Dealing with other people's reactions

People with psoriasis sometimes notice others staring at them. This is usually not done to be mean – instead, it's more likely that the person has never seen psoriasis before and doesn't know anything about it. Some people may also be worried that the psoriasis could be contagious, although it isn't.

It can help to remember that when people stare it is often simply out of curiosity, surprise or ignorance. Most of us sometimes take a longer look at someone because something about them is "different": Perhaps their clothing or hair, the color of their skin or a physical disability. Remembering that might make it easier to ignore other people's comments and glances, or turn away from them.

But there's no one answer to the question of how best to deal with such reactions. One friendly way to signal that you have noticed someone's glances may be to seek direct eye contact with them. That may make them aware of their behavior and they might stop looking at you.

You could also tell the person directly that you would prefer not to be stared at. Gathering the courage to talk to them may help to relax the situation and reduce your own annoyance or embarrassment. It might be good to come up with a few things to say in those situations before they arise, so you don't feel at a loss for words. For instance: "You staring at me like that is making me feel uncomfortable."

Some people might even ask you about your skin themselves. Then offering a simple explanation is often enough. For instance: "I have a chronic skin condition called psoriasis. It isn't contagious, though."

It can be hard to deal with other people's reactions. Whether or not you respond to them will vary from person to person. It often depends on how you're feeling at the time too.

If there are certain people who you keep on running into, like at work or school, it often helps just to explain the disease to them. That can help you to gain control of the situation. Also, you may feel relieved once the "psoriasis issue" has been talked about.

Dealing with emotional stress

Everyday and emotional stress can trigger and worsen flare-ups of psoriasis. There are different ways to deal with stress. Some people find relaxation techniques like autogenic training or Jacobson's progressive muscle relaxation helpful, while others do sports and let off steam that way, or pursue hobbies that help them to switch off.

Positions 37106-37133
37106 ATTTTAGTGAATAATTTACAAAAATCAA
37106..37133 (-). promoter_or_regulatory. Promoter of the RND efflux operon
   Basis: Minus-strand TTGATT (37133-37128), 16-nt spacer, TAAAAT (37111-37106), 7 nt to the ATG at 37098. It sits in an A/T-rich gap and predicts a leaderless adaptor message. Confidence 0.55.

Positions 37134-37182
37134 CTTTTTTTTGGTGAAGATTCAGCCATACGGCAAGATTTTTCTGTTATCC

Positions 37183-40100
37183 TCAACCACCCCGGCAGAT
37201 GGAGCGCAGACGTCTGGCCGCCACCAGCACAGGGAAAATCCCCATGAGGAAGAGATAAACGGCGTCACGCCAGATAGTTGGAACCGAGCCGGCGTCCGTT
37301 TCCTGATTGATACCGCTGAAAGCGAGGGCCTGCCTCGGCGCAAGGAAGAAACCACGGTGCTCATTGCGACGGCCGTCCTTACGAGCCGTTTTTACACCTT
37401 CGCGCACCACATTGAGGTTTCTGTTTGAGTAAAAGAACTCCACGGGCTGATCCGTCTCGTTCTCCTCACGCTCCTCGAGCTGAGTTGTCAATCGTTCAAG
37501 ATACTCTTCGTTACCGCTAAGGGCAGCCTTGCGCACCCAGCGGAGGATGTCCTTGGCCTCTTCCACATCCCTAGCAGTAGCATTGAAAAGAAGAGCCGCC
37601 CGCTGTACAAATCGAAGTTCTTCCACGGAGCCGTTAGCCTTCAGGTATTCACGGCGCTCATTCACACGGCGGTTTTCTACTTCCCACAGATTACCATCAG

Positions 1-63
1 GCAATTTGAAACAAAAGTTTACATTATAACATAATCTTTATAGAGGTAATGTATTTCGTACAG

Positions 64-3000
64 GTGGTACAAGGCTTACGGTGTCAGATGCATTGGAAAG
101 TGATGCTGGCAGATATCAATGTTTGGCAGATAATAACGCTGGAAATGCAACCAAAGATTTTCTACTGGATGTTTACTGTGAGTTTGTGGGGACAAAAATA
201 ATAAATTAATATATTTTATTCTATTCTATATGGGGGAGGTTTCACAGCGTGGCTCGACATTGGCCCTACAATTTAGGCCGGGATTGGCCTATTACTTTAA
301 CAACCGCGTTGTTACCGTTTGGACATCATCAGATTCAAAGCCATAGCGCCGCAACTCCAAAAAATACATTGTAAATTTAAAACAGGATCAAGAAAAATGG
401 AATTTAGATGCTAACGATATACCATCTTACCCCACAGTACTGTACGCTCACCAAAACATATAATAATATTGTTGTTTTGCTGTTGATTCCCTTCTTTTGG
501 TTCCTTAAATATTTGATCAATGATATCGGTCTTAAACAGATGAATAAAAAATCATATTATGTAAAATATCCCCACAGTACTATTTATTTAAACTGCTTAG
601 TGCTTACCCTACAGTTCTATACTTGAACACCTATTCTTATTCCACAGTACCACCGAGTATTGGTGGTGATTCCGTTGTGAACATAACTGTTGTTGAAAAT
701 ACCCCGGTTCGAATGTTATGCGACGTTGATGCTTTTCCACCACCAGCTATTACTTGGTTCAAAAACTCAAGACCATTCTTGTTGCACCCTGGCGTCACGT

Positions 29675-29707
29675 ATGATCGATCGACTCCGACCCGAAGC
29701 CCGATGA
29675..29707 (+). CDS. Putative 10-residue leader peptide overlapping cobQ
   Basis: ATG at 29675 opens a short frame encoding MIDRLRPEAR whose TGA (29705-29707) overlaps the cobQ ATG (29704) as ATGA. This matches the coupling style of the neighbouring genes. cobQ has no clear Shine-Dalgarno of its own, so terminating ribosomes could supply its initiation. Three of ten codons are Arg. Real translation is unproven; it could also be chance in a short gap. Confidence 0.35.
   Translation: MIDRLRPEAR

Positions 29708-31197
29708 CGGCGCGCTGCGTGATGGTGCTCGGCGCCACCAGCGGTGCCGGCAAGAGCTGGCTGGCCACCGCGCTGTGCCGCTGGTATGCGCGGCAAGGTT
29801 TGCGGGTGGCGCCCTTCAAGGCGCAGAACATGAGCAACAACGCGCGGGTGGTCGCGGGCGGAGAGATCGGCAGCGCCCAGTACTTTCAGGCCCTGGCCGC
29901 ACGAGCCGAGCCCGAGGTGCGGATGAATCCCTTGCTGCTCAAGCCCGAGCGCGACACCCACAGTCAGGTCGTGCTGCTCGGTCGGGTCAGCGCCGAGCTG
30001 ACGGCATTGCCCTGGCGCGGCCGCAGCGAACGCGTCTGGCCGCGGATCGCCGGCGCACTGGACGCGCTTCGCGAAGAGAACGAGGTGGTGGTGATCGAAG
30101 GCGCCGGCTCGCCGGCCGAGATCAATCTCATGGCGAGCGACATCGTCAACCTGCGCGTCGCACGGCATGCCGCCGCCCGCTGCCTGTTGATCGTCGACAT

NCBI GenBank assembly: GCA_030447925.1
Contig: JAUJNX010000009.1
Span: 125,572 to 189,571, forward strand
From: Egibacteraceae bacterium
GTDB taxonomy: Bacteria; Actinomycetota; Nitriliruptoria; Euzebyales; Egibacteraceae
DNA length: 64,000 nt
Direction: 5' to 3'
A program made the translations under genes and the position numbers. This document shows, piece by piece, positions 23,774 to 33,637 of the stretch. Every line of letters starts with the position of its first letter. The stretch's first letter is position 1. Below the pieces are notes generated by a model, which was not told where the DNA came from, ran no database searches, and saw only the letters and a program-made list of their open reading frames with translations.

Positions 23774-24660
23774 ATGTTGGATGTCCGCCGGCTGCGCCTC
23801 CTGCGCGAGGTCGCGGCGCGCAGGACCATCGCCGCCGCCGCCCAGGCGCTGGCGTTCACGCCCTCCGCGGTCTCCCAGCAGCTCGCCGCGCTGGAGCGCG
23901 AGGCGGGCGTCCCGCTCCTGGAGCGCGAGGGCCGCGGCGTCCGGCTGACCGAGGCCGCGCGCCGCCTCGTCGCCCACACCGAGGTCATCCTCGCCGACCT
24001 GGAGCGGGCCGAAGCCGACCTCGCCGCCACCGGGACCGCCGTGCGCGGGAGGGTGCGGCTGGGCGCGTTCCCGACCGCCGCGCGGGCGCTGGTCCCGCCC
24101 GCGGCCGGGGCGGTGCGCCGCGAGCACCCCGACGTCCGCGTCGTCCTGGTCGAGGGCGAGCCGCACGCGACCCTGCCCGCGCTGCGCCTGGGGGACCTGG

Certain thought patterns sometimes add to the distress. Some examples include:

  • Overgeneralization: This is generalizing based on just a few experiences – for example, concluding that it's impossible to find a hairdresser who isn't bothered by your psoriasis because one hairdresser reacted negatively.
  • Personalization: You see yourself or the psoriasis as the reason for reactions that actually occurred for completely different reasons. For example, if nobody sits next to you at the movie theater and you conclude that it's because of your psoriasis.
  • Minimization and magnification: This is playing down positive experiences, for instance not accepting compliments from other people or believing they only complimented you because they feel sorry for you, while also overrating negative experiences.
  • Catastrophizing: This is always expecting the worst possible outcome or overestimating the effects of an event: For example, you might go to a job interview thinking: "I won't get the job anyway because I have psoriasis."

Psoriasis is so distressing for some that they develop depression, anxiety disorders or even addictions. For example, worrying about being rejected by others may result in someone becoming withdrawn, no longer going out or not doing sports. Not doing activities that you actually enjoy and isolating yourself can then lead to or to alcohol or drug abuse.

As well as seeing a skin specialist (dermatologist) for the treatment of psoriasis, it may also be a good idea to get psychological help if you feel it is affecting your emotional wellbeing too much. There are various places you can turn to, including psychotherapist practices. Changing harmful thought patterns can be quite hard work and professional help is sometimes needed.

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IQWiG health information is written with the aim of helping people understand the advantages and disadvantages of the main treatment options and health care services.

Because IQWiG is a German institute, some of the information provided here is specific to the German health care system. The suitability of any of the described options in an individual case can be determined by talking to a doctor. informedhealth.org can provide support for talks with doctors and other medical professionals, but cannot replace them. We do not offer individual consultations.

Our information is based on the results of good-quality studies. It is written by a team of health care professionals, scientists and editors, and reviewed by external experts. You can find a detailed description of how our health information is produced and updated in our methods.

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Updated on April 27, 2021
Next planned update: 2024

Authors/Publishers:

Institute for Quality and Efficiency in Health Care (IQWiG, Germany)